Personal names

First names

All female, and most male, Ukrainian first names have stable stress so, once you know where the stress falls in the nominative, this will remain throughout all forms. Additionally, in most female names the stress falls on the penultimate syllable (exceptions marked * in the list below).

A selection of frequently encountered first names with stable stress (with some variants and diminutives) is given below (with, in brackets, the English equivalents, where these are not obvious from the Ukrainian version; for names which do not have obvious English equivalents the transliteration is provided).

Male names

Ю́рій / Гео́ргійGeorge












Григо́рійHryhorii, Gregory

Іва́нIvan, John

Євге́нYevhen, Eugene

Макси́мMaxym, Max

Васи́льVasyl, Basil



Валенти́нValentyn, Valentine




Оре́стOrest, Orestes (although О́рест is in frequent use in Western Ukraine)

Йо́сиф / Йо́сип / О́си́пYosyf, Yosyp, Osyp, Joseph


Степа́н / Стефа́нStepan, Stefan, Stephen

Дани́лоDanylo, Daniel


In a small number of male names ending in -o and having end stress, e.g. Петро́ - Peter, the stress shifts to the stem in the vocative only: Пе́тре! Other names like this: Павло́ Па́вле!, Дмитро́ Дми́тре!

Female names

А́нна / Га́ннаAnna

Марі́яMaria, Mary



Оле́наOlena, Helena, Helen

Гали́на / Га́ляHalyna, Halia, Helena, Helen


Іва́ннаIvanna, Joanna


Ната́лія* / Ната́ляNatalie


Наді́яNadia, Hope

Ві́раVira, Vera, Faith

Любо́в* / Лю́баLiubov, Liuba, Charity

О́льга / О́ляOlha, Olia

Олекса́ндра / Ле́сяAlexandra, Lesia












Оле́сяOlesia, Olesya

* contrary to the general rule, the stress does not fall on the penultimate syllable


Patronymics are personal names derived from the name of one’s father. They emerged in the period of Kyivan Rus’ as a way of distinguishing one person from another (by the names of people’s fathers), at a time when surnames had not yet been introduced into society. The practice is still prevalent today.

Patronymics predominantly retain the stress of the name they are derived from e.g. Іва́нІва́нович Іва́нівна (Ivan – son of Ivan – daughter of Ivan). Given below are examples of frequently encountered patronymics. Those in which there is a stress change from the original name are marked * (as above, these are the names ending in -o).

Father's name Male patronymic Female patronymic
Миха́йло Миха́йлович Миха́йлівна
Володи́мир Володи́мирович Володи́мирівна
Яросла́в Яросла́вович Яросла́вівна
Андрі́й Андрі́йович Андрі́ївна
Ю́рій Ю́рійович Ю́ріївна
І́гор І́горович І́горівна
Мико́ла Микола́йович**  Микола́ївна
Петро́ Петро́вич Петрі́вна
Дмитро́ Дми́трович* Дми́трівна*
Павло́ Па́влович* Па́влівна*

* stress change from the original name

** the archaic form Микола́й is often used for St Nicholas, and gives rise to the patronymic Микола́йович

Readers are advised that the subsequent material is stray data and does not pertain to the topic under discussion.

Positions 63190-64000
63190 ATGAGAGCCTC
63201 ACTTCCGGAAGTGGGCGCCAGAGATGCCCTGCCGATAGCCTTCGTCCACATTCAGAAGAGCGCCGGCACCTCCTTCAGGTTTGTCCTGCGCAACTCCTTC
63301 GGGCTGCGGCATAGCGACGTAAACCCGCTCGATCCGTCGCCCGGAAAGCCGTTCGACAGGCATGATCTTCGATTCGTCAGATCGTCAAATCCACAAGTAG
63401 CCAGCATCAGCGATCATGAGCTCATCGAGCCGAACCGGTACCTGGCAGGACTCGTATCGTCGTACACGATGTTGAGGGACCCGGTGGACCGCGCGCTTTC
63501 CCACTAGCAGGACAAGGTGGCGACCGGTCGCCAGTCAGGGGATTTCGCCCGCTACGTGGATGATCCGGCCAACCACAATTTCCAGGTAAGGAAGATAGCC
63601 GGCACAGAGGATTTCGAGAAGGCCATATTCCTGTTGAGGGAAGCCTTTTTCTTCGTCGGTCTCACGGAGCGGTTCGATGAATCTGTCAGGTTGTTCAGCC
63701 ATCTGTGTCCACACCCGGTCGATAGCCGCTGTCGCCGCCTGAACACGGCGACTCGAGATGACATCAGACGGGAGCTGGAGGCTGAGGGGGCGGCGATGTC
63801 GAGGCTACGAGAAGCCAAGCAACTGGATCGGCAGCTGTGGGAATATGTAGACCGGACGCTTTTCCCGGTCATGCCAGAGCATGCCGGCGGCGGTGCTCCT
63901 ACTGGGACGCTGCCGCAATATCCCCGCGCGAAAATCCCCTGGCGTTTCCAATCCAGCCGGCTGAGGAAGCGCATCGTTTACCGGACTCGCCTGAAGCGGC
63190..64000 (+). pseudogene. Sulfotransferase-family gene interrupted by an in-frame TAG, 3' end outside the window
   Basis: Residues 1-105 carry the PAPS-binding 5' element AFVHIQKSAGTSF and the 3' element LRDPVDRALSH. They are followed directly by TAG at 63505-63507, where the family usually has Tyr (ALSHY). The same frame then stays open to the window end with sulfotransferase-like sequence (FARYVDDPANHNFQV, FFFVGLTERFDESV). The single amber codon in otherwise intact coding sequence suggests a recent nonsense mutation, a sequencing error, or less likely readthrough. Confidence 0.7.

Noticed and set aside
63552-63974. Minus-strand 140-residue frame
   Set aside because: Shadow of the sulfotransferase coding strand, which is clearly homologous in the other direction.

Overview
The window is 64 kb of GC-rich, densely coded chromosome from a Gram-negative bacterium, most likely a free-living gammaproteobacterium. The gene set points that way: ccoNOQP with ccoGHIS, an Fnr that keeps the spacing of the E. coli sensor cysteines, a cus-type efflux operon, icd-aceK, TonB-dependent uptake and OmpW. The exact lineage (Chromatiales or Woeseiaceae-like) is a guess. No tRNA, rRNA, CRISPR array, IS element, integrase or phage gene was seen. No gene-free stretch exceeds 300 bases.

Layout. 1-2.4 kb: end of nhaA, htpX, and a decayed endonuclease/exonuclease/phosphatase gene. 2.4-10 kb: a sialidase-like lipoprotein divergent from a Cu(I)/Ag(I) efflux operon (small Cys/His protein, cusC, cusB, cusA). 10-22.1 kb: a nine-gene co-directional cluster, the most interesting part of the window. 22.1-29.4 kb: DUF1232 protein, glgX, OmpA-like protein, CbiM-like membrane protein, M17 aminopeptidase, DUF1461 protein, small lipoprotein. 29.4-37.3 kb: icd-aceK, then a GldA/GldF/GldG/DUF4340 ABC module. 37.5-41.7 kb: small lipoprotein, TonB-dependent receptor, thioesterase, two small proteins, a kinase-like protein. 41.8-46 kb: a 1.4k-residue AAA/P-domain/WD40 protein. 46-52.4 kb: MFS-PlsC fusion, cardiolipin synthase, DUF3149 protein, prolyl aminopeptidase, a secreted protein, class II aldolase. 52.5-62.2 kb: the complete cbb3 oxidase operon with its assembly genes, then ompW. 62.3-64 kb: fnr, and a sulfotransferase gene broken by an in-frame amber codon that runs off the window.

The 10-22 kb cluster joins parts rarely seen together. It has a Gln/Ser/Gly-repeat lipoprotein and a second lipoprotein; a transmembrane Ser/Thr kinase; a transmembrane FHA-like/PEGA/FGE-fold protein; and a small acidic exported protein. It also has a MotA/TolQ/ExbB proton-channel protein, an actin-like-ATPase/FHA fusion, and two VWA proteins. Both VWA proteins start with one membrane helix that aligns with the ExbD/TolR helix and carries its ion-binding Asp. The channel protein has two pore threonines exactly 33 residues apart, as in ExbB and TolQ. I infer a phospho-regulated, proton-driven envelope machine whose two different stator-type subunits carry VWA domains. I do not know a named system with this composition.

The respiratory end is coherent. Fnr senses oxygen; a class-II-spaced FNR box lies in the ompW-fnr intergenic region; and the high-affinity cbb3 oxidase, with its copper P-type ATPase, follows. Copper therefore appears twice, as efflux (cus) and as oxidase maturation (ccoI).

Many present-day surnames have evolved from patronymics . For example, the patronymic Макси́мович - "son of Maksym" has been widely adopted as a surname (something approximating to "Maxymson"). Another example is Пе́трович -"son of Petro" (the equivalent of "Peterson" or "Peters"). During this process, however, the stress has shifted, and most people with these surnames today pronounce them Максимо́вич, Петро́вич.


Many types of surname in Ukrainian are based on nouns or adjectives, and will have a stress pattern similar to the original word e.g. Ку́чма (thick thatch of hair), Моро́з (frost), Литви́н (a male Lithuanian, archaic), Сковорода́ (frying pan), Зеле́ний (green) etc.

Surnames with the endings -о́вський, -е́цький, -о́вич (see patronymics, above), -е́вич, -ук, -и́шин,  -е́нко еtc usually derive from nouns, but predominantly have stable stress on the ending, e.g. Вінграно́вський, Кравчу́к*, Яценю́к*, Януко́вич*, Гаврили́шин, Шевче́нко* etc.

*Surnames of this type, when applied to women, do not change their form.

Confusion is caused by surnames of one of the most frequent (and characteristically Ukrainian) types, those in -енко, e.g. Шевче́нко. It is often not possible to predict whether the stress should be on the ending -е́нко, as in Тимоше́нко, or on the stem, specifically the 3rd syllable from the end, as in Ю́щенко.

The -енко ending developed from the diminutive ending -е́нький (e.g. легки́йлеге́нький), suggesting something minor or smaller than the adjective itself; in the case of a surname - "son of". For this reason most surnames of this type have retained the original stress of the -е́нький ending. Some linguists would argue that this is the only acceptable stress, and that stem stress is incorrect. However, another school of thought considers that, where the surname is derived from a noun, the stress of that noun should be retained. So, for some Ukrainians the 19th century composer is Ли́сенко (from лис - fox), whilst others argue that Лисе́нко (from лисе́нький - completely bald) is correct, and that the composer himself used this version of his surname.

Where a surname of this type derives from a two-syllable word (with the stress on either syllable), the stress of the surname fairly consistenly falls on the «е» of the ending -енко.

A later trend, however, allowed for variation of the stress, with a shift to the stem in cases where the surname was derived from a personal name (hence Мака́ренко and Ю́щенко), or where the word from which the surname was derived had three or more syllables, in which case the stress of the original was carried over to the surname e.g. Васи́льченко (from Васи́лько).

Some other frequently encountered surnames in -енко: Тимоше́нко, Шевче́нко, Луце́нко, Косте́нко, Симоне́нко, Черне́нко, Кононе́нко, Винниче́нко.

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© 2012 Marta Jenkala